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Reading

At Netherton Infants, we want every child to gain a life-long love of reading, and for reading to be seen as a life skill that will give them the tools they need to achieve their full potential in all areas of the curriculum.

 

Children apply their knowledge of structured synthetic phonics in order to decode unfamiliar words, read with confidence, accuracy, fluency and expression, to comprehend and respond to a wide range of texts.

 

Through the delivery of our reading curriculum we ensure consistent, progressive and robust teaching and learning of early reading and phonics. 

Synthetic phonics is the first method for the teaching of reading as it provides the foundations required to become a fluent reader. We understand that once children are able to decode fluently, the teaching of comprehension is quicker and more effective as they are able to focus all of their attention to understanding what they read.

 

Reading books in Reception and Key Stage 1 match our phonics programme. Children are taught specific phonemes/graphemes and then have access to the equivalent books that reinforce the phonics that have been explicitly taught.

 Pupils have opportunities to develop their reading skills daily, and are encouraged to read at home with an adult. 

We provide a text rich environment, in order to encourage a positive culture of reading throughout all classes and promote pupils’ enjoyment of reading. Children hear, share and discuss a range of high-quality texts through our whole class English teaching, both in terms of fiction, nonfiction and poetry. Each class has an inspiring reading corner and weekly access to the school library. Children are encouraged to share their favourite stories with their class and assemblies are held to inspire a love of reading.

We love sharing stories, books and rhymes and learning to read in school.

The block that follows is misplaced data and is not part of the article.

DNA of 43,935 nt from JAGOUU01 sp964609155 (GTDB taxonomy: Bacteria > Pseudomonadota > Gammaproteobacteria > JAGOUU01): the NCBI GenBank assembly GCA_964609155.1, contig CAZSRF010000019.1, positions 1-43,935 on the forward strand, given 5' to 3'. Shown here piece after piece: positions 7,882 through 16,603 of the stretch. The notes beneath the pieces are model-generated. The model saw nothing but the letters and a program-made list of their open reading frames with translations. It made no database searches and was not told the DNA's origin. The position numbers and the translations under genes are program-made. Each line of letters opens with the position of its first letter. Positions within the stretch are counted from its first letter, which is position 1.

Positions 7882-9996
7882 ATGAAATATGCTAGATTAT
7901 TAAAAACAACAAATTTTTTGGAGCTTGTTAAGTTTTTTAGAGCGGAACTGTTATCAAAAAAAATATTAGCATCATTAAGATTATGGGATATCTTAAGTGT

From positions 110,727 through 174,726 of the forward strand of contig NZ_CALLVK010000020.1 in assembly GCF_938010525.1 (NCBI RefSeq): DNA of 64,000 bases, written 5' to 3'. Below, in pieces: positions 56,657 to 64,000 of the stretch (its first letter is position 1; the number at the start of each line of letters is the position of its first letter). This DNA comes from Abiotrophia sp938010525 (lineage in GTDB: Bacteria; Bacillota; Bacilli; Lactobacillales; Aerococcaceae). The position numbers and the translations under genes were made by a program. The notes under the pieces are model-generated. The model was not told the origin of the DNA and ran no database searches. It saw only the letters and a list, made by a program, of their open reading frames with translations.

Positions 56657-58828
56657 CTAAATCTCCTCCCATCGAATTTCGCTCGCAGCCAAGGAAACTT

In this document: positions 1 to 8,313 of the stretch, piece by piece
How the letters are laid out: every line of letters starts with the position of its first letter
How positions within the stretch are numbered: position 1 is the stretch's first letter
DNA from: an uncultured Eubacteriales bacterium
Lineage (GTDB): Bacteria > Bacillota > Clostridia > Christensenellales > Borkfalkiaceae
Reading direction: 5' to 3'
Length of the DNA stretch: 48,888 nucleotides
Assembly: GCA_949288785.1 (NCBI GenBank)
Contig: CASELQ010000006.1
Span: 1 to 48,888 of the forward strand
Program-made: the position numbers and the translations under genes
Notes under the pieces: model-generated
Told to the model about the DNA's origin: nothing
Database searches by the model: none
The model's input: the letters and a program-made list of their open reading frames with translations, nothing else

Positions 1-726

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We use Little Wandle Letters and Sounds to teach reading in school, more detailed information can be found on our phonics curriculum page.

 

We aim to provide the very best children's books to share with the children and therefore use the Centre for Literacy in Primary Education core books list.

Reading at Home

In Early Years, we aim to foster the love of sharing stories with your children by sending home library books and rhyming bags. We will also share on Tapestry, stories we have been looking at in school and activities you can enjoy at home with your child.

 

In Reception and Key Stage 1, your child will bring home:

 

  • A reading practice book –Collins Big Cat. This will be at the correct phonic stage for your child. They should be able to read this fluently and independently.
  • A sharing book. This is a book your child has chosen themselves either from their class reading area or our school library for you both to read and enjoy together.

 

The Reading Practice Book:  Big Cat Books

This book has been carefully matched to your child’s current reading level. If your child is reading it with little help, please don’t worry that it’s too easy – your child needs to develop fluency and confidence in reading. Listen to them read the book. Remember to give them lots of praise – celebrate their success! If they can’t read a word, read it to them. After they have finished, talk about the book together.

 

As part of our homework policy we recommend that children read for 5-10 minutes each night.   Please can you continue to record this reading session in your child’s reading record. 

 

The Sharing Book: 

In order to encourage your child to become a lifelong reader, it is important that they learn to read for pleasure. The sharing book is a book they have chosen for you to enjoy together. Please remember that you shouldn’t expect your child to read this alone. Read it to or with them. Discuss the pictures, enjoy the story, predict what might happen next, use different voices for the characters, explore the facts in a non-fiction book. The main thing is that you have fun!

 

Support for Parents

These videos (click on the phonics button below) show you how to pronounce the sounds when blending sounds together to read the words. Notice how the children don’t add an ‘uh’ sound at the end, so they say: ‘t’ not ‘tuh’. Use the downloadable information to help your child say their sounds and read the words.

The resources on the above link will also help you support your child with saying their sounds and reading their book. There are also some useful which demonstrate how they are taught phonics and reading at school.

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